Arabella is something of a curio. It’s a film made in Italy in 1967, by an Italian film company in English, but with only three of the main characters played by British actors. Indeed Terry-Thomas plays four separate characters. As a result all the entire soundtrack was overdubbed in post-production giving the impression that everyone involved is simply acting along to a very bad radio play. Margaret Rutherford is the only person involved who manages to naturally synch her dialogue with her on set performance, and the overwrought Foley sound effects of loud footsteps gets quickly wearing. The overdubbing makes the whole thing seem like a pastiche of other European cinema.

And it is a real curates egg of a film. Arabella doesn’t work as a comedy, a romance or a farce. Possibly only real reason to even give it a cursory glance is to see Terry-Thomas stretching his range and playing more than his usual moustachioed cad. But the rest of it? Over the top and uninvolving; it’s a real challenge to stay interested for the overlong 88 minutes it clings to the screen.

So what is the story? Who is Arabella?

The titular character is Arabella Danesi, played by Virna Lisi, who through her beauty and charm attempts to con a variety of men out of their money so she can pay her grandmother’s tax debts. It is Rome, 1928 and the country is under fascist rule – the aristocracy are being heavily taxed and Arabella’s grandmother Princess Ilaria (Margaret Rutherford) is facing ruin. All of the men being conned are played by Terry-Thomas: an English General, an insurance broker, a Duke and a hotel manger. And a young James Fox pops up as Georgio, a mysterious stranger.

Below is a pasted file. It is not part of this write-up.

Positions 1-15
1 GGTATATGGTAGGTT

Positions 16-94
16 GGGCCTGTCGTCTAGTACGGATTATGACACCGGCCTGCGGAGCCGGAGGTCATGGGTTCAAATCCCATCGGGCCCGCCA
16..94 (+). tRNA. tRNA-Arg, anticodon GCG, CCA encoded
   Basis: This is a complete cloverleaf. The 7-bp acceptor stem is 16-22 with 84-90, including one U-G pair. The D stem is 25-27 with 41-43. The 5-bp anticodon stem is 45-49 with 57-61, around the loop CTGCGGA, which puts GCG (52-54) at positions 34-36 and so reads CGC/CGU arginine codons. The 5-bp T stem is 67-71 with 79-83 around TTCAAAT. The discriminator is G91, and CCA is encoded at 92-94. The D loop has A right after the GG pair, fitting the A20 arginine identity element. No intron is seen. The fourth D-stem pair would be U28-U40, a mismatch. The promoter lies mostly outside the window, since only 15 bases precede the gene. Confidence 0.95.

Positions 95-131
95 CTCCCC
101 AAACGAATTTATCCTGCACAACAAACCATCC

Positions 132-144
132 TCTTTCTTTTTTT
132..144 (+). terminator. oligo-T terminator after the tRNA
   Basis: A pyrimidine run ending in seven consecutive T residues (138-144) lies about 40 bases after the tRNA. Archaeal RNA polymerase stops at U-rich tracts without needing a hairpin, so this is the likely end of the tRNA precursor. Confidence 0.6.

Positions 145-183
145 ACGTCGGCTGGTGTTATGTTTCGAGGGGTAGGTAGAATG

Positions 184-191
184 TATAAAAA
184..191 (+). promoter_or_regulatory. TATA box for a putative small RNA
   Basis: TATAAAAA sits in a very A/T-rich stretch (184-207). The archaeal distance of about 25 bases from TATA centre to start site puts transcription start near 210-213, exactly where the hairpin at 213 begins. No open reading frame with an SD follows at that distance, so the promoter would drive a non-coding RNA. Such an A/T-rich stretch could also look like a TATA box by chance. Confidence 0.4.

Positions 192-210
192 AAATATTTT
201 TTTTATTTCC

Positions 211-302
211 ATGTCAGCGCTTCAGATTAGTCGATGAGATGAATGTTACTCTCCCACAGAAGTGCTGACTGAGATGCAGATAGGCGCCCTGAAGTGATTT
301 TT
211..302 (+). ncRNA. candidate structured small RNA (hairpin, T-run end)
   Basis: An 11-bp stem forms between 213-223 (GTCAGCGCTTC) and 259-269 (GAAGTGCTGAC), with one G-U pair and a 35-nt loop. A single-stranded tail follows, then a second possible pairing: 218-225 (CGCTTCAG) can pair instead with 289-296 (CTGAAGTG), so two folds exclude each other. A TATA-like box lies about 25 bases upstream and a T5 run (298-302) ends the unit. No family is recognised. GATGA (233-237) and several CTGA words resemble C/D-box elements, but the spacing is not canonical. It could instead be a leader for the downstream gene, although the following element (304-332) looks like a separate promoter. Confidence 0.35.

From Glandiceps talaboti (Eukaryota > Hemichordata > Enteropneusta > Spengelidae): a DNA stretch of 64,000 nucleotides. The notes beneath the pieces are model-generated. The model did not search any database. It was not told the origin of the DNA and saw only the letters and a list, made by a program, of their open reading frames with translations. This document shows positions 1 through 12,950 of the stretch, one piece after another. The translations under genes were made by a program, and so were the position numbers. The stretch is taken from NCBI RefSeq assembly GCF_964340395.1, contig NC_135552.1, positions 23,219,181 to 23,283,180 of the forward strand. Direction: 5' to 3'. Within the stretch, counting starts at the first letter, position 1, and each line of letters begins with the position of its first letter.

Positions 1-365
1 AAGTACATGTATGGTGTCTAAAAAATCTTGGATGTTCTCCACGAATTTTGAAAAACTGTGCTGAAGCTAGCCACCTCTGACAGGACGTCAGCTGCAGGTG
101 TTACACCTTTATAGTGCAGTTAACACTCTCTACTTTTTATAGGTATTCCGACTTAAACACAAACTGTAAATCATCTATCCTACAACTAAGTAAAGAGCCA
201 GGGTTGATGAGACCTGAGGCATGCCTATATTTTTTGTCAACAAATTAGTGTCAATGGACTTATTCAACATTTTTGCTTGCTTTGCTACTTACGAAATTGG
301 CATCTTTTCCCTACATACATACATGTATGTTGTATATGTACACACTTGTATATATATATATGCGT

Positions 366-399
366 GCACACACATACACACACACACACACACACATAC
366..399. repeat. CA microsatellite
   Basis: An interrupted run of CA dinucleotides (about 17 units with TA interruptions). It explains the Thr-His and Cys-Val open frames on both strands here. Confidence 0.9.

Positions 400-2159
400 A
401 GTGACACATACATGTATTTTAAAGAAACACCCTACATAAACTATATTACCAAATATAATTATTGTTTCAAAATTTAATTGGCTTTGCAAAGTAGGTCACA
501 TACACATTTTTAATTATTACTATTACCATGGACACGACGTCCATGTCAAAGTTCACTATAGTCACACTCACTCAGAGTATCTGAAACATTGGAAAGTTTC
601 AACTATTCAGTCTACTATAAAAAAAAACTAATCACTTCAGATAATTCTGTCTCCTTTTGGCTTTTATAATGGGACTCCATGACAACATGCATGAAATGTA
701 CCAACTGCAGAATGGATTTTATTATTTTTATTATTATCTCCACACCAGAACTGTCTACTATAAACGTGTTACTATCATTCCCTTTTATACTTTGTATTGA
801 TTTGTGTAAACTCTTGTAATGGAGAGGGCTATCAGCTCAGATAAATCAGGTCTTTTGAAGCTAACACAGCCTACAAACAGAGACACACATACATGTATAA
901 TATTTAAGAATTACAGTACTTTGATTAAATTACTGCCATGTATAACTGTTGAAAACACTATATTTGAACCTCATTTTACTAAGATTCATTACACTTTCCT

It just doesn’t work, despite the jaunty 20s music accompanying proceedings. Everyone involved seems to find events very entertaining, but alas that doesn’t translate through the screen. All in all it’s a baffling mess. And as a comedy it commits the cardinal sin of not being funny. There are a couple of moments where Terry-Thomas’s natural comic timing raises a smirk, but they are criminally few in number. It staggers from one over-the-top set piece to another to no avail.

It’s released on DVD in the UK for the very first time on 21st March, but your time is probably better spent watching something else.